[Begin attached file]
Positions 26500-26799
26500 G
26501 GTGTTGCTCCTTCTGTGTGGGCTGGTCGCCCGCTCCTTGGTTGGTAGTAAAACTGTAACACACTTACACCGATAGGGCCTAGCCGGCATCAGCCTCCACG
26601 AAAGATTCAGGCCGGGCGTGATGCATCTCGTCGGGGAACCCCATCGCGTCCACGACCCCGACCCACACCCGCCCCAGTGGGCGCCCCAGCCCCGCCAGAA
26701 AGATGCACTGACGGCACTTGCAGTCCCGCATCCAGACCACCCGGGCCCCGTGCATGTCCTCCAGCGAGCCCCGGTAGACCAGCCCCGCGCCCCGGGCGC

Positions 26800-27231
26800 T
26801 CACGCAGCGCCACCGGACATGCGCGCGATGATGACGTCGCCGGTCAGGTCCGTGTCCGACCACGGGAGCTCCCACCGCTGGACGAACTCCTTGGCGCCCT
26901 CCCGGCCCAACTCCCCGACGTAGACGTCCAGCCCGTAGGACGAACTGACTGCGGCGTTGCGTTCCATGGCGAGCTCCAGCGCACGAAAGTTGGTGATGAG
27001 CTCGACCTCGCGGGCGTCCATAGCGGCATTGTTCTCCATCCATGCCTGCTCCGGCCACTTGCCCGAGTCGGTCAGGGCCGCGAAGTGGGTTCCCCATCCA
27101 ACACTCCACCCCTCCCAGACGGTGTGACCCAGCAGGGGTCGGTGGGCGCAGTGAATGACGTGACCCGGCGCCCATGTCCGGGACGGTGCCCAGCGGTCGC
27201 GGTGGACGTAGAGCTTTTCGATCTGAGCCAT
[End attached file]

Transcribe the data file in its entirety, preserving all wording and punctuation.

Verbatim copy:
Positions 26500-26799
26500 G
26501 GTGTTGCTCCTTCTGTGTGGGCTGGTCGCCCGCTCCTTGGTTGGTAGTAAAACTGTAACACACTTACACCGATAGGGCCTAGCCGGCATCAGCCTCCACG
26601 AAAGATTCAGGCCGGGCGTGATGCATCTCGTCGGGGAACCCCATCGCGTCCACGACCCCGACCCACACCCGCCCCAGTGGGCGCCCCAGCCCCGCCAGAA
26701 AGATGCACTGACGGCACTTGCAGTCCCGCATCCAGACCACCCGGGCCCCGTGCATGTCCTCCAGCGAGCCCCGGTAGACCAGCCCCGCGCCCCGGGCGC

Positions 26800-27231
26800 T
26801 CACGCAGCGCCACCGGACATGCGCGCGATGATGACGTCGCCGGTCAGGTCCGTGTCCGACCACGGGAGCTCCCACCGCTGGACGAACTCCTTGGCGCCCT
26901 CCCGGCCCAACTCCCCGACGTAGACGTCCAGCCCGTAGGACGAACTGACTGCGGCGTTGCGTTCCATGGCGAGCTCCAGCGCACGAAAGTTGGTGATGAG
27001 CTCGACCTCGCGGGCGTCCATAGCGGCATTGTTCTCCATCCATGCCTGCTCCGGCCACTTGCCCGAGTCGGTCAGGGCCGCGAAGTGGGTTCCCCATCCA
27101 ACACTCCACCCCTCCCAGACGGTGTGACCCAGCAGGGGTCGGTGGGCGCAGTGAATGACGTGACCCGGCGCCCATGTCCGGGACGGTGCCCAGCGGTCGC
27201 GGTGGACGTAGAGCTTTTCGATCTGAGCCAT